When I was young, no matter how tight time or money got my parents always insisted that we make room for music lessons. At the time, I balked. But as an adult, I see the wisdom of their ways, and fully appreciate what they accomplished by bearing through my hours of terrible practicing because, according to new research, enrolling children in music lessons is great for their development in several ways. In fact, it seems to be one of the most affordable and time efficient ways to teach important life skills.
The study — called “Examining Parents' Perceptions of the Self-Regulatory Behaviors, Self-Determinative Screen-Time Use, and Engagement with Screen-Based Personal Learning Environments for Adolescents Participating in Private Music Study” — was commissioned by the Guitar Center and undertaken by researchers at the University of Georgia and University of Alabama. In it, 2,323 parents of children between the ages of 7 to 17 were surveyed. The children were currently participating in private music lessons through a music store, or with a private instructor.
"For all of the constructs, we found that parents of children who participated in music lessons for over one year perceived statistically significant higher levels of all of the behaviors compared to parents whose children participated in lessons for less than a year," lead researchers Brian Wesolowski, Ph.D and Stefanie Wind, Ph.D said in a statement, according to a press release. "This difference was substantial for all of the constructs that we measured and persisted across socioeconomic, race/ethnicity, and gender groups."
The researchers were looking for parents' perceptions of their children, and found that there were five key areas in which music students excelled.
- Problem solving: 85 percent of parents said that their child was better able to continue working even when a task is something hard.
- Time management: 68 percent of parents reported that their child was better able to finish tasks on time and has greater ability to use tools, like a planner or calculator, to keep track of their time.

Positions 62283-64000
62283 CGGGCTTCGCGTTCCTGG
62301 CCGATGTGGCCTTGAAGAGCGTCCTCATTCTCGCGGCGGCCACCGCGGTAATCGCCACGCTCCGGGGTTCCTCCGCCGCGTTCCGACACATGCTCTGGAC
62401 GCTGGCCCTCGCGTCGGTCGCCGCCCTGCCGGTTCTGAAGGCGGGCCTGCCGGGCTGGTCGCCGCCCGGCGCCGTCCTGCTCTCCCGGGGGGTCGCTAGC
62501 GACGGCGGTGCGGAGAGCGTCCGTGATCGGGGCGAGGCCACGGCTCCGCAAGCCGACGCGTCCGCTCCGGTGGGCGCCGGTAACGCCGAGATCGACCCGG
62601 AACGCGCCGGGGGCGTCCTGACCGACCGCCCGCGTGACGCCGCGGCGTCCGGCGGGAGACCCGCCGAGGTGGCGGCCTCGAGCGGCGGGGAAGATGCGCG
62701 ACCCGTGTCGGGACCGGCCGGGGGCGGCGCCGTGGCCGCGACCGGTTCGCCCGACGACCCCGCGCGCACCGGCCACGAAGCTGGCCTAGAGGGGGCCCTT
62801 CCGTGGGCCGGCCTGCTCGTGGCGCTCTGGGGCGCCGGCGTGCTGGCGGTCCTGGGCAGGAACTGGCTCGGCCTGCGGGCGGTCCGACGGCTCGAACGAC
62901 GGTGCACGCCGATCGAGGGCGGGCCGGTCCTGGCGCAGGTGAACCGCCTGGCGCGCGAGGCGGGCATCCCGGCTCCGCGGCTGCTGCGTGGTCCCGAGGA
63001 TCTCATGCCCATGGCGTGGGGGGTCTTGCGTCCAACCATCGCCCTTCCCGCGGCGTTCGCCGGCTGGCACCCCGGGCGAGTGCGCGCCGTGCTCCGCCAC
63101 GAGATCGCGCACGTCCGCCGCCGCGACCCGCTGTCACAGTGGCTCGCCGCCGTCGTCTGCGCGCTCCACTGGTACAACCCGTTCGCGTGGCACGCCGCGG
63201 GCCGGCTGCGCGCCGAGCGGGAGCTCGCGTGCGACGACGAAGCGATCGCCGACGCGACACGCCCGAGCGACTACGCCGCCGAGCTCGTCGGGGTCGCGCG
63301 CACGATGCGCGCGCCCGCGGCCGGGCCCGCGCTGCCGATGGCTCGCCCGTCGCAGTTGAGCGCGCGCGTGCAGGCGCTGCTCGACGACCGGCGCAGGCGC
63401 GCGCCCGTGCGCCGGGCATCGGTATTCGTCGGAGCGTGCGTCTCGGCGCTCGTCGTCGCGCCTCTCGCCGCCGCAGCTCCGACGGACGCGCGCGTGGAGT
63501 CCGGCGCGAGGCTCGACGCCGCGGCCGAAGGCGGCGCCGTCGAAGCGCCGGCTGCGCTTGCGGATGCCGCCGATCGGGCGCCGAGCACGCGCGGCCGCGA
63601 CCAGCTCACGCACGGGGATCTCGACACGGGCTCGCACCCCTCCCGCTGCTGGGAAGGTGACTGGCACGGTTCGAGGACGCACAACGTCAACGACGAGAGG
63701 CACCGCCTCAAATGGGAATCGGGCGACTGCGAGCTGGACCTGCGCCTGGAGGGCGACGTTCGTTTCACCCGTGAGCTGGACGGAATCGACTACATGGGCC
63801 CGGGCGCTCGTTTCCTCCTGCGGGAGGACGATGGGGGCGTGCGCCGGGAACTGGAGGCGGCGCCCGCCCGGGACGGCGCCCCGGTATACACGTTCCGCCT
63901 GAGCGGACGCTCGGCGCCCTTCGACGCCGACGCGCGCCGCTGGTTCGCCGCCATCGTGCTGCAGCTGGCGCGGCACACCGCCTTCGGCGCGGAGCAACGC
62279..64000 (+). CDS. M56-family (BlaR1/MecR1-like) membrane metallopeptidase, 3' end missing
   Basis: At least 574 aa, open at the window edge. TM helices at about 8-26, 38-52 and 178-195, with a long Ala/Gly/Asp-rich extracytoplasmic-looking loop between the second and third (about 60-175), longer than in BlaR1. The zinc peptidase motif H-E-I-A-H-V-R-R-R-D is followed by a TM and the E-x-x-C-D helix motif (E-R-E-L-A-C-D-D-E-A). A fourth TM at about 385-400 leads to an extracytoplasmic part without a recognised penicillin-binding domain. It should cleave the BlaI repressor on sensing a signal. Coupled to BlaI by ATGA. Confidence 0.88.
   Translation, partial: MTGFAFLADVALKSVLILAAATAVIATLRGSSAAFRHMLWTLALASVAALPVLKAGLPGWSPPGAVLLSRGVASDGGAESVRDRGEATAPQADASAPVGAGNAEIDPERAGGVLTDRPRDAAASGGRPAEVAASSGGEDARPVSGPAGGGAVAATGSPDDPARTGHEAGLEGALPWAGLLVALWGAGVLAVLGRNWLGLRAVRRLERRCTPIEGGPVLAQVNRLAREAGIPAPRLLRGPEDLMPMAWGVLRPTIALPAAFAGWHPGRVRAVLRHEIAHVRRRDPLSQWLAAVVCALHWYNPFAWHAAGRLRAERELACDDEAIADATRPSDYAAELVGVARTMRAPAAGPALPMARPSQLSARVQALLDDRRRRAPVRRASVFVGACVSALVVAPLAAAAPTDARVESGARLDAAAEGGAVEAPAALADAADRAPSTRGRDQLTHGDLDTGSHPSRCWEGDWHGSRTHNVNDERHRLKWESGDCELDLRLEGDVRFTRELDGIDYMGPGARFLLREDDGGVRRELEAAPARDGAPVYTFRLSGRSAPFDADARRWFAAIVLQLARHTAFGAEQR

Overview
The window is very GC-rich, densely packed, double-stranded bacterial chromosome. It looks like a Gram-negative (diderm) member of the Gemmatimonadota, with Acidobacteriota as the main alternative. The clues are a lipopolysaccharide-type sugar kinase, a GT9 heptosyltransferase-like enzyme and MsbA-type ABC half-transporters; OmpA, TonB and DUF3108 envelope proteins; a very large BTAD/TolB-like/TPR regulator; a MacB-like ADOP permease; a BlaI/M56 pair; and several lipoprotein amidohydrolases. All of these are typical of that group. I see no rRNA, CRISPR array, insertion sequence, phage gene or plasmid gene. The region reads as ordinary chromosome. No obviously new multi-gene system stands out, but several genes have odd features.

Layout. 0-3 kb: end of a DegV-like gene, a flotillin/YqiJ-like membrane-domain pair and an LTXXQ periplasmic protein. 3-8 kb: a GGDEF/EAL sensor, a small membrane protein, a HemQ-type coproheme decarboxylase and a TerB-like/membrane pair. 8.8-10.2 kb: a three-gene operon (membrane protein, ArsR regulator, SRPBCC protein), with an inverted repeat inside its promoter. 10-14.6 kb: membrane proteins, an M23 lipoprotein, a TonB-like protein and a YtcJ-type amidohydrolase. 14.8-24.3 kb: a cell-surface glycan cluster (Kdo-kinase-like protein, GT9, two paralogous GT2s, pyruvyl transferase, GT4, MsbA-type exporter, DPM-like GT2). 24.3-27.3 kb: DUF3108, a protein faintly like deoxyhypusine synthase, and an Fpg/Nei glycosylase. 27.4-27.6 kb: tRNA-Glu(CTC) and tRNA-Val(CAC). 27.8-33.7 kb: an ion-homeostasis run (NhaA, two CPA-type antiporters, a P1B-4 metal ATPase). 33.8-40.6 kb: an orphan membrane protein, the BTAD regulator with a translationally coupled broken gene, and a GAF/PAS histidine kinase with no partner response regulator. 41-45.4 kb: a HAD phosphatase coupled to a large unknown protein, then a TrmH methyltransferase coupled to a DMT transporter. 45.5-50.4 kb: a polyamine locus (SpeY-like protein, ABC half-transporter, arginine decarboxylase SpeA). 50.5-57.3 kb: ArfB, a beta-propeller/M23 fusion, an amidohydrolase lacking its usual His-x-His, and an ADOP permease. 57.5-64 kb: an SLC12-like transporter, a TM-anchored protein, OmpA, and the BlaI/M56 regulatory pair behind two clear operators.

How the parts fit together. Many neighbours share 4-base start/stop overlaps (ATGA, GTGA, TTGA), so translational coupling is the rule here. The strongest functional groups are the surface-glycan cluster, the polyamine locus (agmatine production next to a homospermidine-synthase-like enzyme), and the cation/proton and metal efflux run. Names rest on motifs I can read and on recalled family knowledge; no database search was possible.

- Self-awareness: 83 percent of parents said that their child was better able to welcome constructive feedback.
- Self-motivation: 60 percent of parents said that their child was better able to limit screen time "because they know it is good for them."
- Prioritization skills: 71 percent of parents reported that their child was better able to self-regulate their screen time because they can prioritize what’s important to them.
But the benefits of music lessons aren’t limited to these. Music lessons also develop discipline and patience as well as cultivate academic skills, according to Parents. Math and science principles are highly related to music as students take in principles like meter and time, and learn harmonics. As Lynn Kleiner, founder of Music Rhapsody, explained to Parents, "It seems that music wires a child’s brain to help him better understand other areas of math."
Even before a child is ready for formal music lessons, bringing music into the home benefits their development, according to the Novak Djokovic Foundation. For very young children, the skills involved in remembering, reading, and singing nursery rhymes foster literacy and language development. Children have been shown to speak more clearly and develop a larger vocabulary with early exposure to music.
Science has shown that’s because when kids play music, their brains develop “neurophysiological distinction,” or the ability to discern sounds they would otherwise overlook, according to TIME. One caveat: in order to reap those benefits, kids have to participate in the music lesson, not just sit back and let the music flow by.
So this new research is good news for parents who have been looking for a rationale to spend the money to get their enrolled in music lesson. It seems to be an investment well worth the time and resources.